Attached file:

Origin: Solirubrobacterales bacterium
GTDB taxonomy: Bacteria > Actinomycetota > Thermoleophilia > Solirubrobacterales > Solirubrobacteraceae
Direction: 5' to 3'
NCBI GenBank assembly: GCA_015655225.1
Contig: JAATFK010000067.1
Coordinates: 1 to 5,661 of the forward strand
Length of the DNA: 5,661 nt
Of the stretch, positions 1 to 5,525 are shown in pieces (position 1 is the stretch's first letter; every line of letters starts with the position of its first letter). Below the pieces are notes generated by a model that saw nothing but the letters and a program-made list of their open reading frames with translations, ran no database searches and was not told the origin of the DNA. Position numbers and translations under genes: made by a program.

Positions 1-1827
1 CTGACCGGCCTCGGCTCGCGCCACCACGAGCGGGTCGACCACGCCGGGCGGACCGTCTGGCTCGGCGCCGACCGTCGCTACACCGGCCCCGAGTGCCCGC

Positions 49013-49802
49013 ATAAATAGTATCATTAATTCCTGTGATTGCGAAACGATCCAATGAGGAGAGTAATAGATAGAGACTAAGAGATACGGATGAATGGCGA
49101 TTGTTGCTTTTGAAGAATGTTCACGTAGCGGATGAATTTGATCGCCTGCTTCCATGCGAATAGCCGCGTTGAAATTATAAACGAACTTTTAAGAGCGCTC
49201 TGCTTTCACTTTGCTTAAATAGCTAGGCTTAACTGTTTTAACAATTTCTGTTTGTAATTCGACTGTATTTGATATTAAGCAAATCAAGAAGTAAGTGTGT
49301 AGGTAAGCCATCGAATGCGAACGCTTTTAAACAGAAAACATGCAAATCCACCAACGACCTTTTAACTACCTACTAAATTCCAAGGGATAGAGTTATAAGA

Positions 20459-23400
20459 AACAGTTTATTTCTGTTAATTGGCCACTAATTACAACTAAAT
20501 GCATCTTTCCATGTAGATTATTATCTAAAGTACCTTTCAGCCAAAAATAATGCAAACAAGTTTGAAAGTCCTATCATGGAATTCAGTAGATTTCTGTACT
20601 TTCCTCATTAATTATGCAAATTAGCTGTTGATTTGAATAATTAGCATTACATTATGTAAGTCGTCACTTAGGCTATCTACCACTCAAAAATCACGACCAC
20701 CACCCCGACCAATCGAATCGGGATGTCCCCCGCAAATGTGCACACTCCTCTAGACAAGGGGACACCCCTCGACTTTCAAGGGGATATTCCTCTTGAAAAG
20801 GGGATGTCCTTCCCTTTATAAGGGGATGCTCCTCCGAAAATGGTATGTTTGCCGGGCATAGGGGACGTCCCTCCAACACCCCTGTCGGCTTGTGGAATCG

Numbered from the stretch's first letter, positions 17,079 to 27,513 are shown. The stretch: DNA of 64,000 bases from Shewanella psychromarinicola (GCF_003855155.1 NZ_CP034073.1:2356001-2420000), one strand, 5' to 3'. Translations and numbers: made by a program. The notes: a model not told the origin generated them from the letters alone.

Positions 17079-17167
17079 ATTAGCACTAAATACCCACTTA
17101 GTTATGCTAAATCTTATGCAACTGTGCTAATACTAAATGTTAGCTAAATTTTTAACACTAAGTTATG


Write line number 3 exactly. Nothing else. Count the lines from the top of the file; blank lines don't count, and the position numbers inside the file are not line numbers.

Direction: 5' to 3'